Through modeling of the SED of the local group galaxy M33 and exploiting the unique wavelength coverage and sensitivity of the Herschel 100, 160, 250, 350 and 500 m observations, as well as additional Spitzer-IRAC 5.8 and 8 m and Spitzer-MIPS 24 and 70 m data, we derive the following conclusions on the dust emission of the galaxy:
The submm emission from M33 is distributed in a flatter way (scalelength of 3.04 kpc at 500 m) compared to the far-infrared emission (scalelength of 1.84 kpc at 100 m).
On average, the emission by the dust can be adequately modeled by a superposition of two modified blackbodies with .
The temperature of the “cool” grains ranges between 11 and 28 K with a most common value of K across the galaxy.
The total luminosity of the galaxy (integrated from 5 to 1000 m) is L with the luminosity of the “cool” dust component accounting for 59% of the total luminosity.
The scalelength of the “cool” (“warm”) luminosity distribution is very similar to that of the submm (MIR/FIR) emission. This similarity directly reflects the important wavelengths that contribute the most in each of the two luminosity components.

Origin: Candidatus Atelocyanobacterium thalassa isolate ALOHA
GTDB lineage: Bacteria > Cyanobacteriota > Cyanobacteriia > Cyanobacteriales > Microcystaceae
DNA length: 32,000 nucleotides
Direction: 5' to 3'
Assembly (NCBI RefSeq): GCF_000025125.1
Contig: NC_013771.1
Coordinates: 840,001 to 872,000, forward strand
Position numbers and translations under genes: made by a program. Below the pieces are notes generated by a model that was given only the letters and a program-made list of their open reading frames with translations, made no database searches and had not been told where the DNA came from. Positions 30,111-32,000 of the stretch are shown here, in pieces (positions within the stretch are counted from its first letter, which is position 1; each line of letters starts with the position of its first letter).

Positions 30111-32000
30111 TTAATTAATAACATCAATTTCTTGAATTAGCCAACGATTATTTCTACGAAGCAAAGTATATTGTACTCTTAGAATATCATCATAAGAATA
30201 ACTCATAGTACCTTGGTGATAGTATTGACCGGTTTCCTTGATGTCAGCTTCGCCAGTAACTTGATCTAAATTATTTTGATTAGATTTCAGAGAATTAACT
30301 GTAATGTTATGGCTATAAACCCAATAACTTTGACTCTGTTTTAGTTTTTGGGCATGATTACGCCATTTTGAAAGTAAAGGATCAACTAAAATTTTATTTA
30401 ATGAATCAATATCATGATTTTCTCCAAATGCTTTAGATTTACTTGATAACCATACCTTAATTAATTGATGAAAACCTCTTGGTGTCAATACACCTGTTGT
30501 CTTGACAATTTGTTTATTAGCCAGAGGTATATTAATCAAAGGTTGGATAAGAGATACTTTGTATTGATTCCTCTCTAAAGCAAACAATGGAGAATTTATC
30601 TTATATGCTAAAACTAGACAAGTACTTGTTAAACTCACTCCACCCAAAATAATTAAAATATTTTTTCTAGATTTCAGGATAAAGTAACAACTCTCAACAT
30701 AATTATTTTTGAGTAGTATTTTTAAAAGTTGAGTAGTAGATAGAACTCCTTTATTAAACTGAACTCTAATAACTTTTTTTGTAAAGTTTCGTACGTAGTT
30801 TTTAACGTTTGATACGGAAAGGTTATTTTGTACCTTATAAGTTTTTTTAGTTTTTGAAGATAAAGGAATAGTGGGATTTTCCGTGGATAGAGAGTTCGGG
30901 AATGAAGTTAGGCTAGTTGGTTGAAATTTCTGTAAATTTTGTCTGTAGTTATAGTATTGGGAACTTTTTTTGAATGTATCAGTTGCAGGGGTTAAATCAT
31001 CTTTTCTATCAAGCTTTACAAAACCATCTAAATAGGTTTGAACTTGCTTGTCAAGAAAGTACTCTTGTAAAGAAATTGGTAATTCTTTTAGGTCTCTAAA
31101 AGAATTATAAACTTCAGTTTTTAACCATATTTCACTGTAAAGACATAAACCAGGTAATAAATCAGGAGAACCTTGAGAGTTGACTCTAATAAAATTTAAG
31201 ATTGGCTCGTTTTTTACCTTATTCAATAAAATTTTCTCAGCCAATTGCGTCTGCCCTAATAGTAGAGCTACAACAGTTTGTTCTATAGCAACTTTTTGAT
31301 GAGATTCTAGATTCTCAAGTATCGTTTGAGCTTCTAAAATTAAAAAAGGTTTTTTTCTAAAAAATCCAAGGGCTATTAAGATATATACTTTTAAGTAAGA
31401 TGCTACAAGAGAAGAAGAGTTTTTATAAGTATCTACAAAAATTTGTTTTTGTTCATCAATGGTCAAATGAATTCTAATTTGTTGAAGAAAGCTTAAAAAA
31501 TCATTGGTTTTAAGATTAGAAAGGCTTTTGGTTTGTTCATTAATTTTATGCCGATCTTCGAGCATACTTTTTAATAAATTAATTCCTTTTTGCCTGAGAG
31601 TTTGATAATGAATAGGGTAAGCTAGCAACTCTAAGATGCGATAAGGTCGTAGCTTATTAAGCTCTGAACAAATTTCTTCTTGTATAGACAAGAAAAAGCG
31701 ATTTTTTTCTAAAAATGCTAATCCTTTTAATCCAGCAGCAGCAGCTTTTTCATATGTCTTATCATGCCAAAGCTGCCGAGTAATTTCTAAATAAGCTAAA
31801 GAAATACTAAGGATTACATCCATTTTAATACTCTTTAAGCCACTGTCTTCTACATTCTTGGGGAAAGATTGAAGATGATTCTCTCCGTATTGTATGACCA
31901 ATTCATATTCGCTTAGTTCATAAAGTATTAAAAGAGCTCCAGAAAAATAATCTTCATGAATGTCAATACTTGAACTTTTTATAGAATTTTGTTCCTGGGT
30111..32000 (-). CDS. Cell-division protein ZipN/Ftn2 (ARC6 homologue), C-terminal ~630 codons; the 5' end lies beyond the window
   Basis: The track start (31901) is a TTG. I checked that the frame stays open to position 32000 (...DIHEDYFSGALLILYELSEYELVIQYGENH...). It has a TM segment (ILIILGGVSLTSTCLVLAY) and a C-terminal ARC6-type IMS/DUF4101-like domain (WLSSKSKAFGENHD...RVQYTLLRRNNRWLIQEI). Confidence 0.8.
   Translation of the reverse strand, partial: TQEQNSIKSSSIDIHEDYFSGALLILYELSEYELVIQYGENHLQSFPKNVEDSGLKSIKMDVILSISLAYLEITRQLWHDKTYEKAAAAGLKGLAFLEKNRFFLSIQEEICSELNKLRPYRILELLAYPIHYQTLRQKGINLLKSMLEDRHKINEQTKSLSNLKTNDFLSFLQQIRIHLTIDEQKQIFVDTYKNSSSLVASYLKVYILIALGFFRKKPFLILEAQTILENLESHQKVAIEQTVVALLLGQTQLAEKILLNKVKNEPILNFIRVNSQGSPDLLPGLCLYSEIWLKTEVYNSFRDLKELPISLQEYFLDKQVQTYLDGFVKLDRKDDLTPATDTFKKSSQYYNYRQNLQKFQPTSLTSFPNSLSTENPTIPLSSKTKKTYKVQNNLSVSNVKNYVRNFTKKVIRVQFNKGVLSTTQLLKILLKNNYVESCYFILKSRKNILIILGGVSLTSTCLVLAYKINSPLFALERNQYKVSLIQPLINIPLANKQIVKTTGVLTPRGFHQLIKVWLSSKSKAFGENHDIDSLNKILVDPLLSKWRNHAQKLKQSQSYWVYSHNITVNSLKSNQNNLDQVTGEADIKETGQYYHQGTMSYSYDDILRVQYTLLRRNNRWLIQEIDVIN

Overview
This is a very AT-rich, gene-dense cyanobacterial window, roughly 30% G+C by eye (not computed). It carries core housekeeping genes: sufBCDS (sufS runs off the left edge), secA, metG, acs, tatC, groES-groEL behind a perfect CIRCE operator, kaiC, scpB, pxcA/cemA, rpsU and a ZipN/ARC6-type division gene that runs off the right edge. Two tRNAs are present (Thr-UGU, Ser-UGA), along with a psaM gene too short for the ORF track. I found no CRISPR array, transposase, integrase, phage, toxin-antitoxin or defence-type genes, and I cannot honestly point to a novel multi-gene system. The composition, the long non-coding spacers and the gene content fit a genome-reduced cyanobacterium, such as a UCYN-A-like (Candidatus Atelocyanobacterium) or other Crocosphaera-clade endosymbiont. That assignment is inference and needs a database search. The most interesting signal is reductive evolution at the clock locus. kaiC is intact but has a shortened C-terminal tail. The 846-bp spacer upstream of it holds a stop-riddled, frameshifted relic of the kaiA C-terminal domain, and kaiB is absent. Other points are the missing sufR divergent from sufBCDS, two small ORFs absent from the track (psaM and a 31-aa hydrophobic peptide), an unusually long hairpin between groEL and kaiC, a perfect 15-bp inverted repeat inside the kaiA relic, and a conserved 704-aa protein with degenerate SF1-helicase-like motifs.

Decomposing the galaxy into two components (namely, a diffuse disk and a spiral-arm network) we find that the emission in the disk accounts for % in the MIR wavelengths (24 m) while it gradually rises to % in the submm wavelengths (500 m).
The “cool” dust material in the disk of the galaxy, presumably accounting for the cirrus dust component of the galaxy, is heated at temperatures between 15 K at the edges of the galaxy to 18 K at the center.
The bulk of the luminosity is emitted by the spiral arm network ( 70%) and this percentage stays roughly the same when considering the “warm” and the “cool” dust luminosities separately.
About % of the total luminosity throughout the galaxy (and separately inside the disk and the spiral arms) is emitted by the “warm” dust grains with the rest % emitted by the “cool” dust.